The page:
Although bronchoalveolar lavage (BAL) has been used as a research tool for over a decade, the technique of lavage has varied markedly between laboratories. For example, lavage instillate volumes from 50 to 300 ml have been used, and yet the influence of the variable of total lavage volume on subsequent protein recovery is uncertain. We performed sequential BAL (50 ml/aliquot; total volume, 300 ml) of the right middle lobe of 14 normal volunteers and separately processed and analyzed recovered aliquots for the absolute and relative concentrations of several protein substances. These proteins include free secretory component and secretory IgA, which emanate from airway secretions, and IgG, which is thought to transude from more distal alveolar sites. Analysis of these data showed a marked decrease in the absolute concentration of all proteins measured in serial aliquots. Analysis of protein ratios in sequential aliquots, however, revealed no significant change from the first to the fifth recovered aliquot. Finally, we analyzed the influence of the size of the first recovered aliquot on absolute and relative concentrations of proteins. Here there seemed to be a trend indicating preferential recovery of airway proteins in smaller aliquots. This was significant for the ratio of free secretory component to albumin (p < 0.05). We conclude that lung proteins are efficiently and homogenously sampled with 100 ml of lavage instillate. Larger volumes will add more protein but not alter protein ratios. Lavage with smaller volumes may preferentially sample airway proteins.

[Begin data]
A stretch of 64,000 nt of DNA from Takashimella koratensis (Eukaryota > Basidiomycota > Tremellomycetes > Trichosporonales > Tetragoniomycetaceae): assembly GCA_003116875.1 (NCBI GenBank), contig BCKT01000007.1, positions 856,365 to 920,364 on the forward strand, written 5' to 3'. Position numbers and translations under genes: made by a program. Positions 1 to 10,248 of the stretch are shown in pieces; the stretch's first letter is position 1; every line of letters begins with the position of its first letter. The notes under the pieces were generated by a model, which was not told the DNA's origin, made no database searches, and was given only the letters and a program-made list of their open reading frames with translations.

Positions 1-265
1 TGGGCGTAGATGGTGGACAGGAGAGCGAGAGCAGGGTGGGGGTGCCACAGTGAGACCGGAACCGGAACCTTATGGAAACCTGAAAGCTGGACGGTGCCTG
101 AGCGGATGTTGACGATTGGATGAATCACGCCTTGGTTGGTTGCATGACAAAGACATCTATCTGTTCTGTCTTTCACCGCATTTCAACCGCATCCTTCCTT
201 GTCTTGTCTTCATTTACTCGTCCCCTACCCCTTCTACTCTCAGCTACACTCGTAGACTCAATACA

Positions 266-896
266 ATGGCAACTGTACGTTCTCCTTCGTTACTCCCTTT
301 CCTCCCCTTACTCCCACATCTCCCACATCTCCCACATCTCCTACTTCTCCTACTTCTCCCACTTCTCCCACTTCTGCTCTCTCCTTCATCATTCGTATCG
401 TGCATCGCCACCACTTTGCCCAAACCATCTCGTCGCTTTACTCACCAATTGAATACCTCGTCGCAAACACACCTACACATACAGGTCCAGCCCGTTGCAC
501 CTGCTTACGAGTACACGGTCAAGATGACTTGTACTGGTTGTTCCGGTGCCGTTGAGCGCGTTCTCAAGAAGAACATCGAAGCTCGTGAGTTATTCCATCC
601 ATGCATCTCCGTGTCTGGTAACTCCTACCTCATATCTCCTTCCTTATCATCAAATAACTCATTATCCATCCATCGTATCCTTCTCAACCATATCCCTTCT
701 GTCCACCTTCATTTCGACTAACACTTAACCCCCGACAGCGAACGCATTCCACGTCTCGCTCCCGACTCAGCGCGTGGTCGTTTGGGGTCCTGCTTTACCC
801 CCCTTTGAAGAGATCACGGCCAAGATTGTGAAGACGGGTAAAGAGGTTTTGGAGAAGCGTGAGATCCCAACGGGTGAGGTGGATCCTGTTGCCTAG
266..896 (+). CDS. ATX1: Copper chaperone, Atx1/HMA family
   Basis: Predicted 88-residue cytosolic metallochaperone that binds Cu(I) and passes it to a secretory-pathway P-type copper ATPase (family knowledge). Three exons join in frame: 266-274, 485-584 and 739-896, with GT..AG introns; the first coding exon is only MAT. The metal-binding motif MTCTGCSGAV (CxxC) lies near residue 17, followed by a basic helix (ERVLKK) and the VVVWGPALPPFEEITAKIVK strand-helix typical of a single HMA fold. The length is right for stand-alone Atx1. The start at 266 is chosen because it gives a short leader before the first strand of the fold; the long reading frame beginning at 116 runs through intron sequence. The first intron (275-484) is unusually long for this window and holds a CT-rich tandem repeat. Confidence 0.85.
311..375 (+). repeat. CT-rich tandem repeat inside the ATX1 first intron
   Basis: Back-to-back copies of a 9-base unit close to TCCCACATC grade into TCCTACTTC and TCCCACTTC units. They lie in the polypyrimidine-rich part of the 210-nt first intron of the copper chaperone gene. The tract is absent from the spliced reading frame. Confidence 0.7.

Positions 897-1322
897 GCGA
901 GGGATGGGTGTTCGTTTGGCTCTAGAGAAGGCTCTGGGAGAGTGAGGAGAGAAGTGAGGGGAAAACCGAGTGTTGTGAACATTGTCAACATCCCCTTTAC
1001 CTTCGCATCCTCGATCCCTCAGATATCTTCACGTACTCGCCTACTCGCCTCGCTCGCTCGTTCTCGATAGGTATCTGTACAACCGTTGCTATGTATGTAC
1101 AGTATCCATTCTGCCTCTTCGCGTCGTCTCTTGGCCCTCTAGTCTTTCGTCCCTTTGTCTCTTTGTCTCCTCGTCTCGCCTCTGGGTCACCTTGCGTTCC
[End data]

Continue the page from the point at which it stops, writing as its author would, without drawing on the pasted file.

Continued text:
|Original language||English (US)|
|Number of pages||4|
|Journal||American Review of Respiratory Disease|
|Publication status||Published - Dec 17 1982|
All Science Journal Classification (ASJC) codes
- Pulmonary and Respiratory Medicine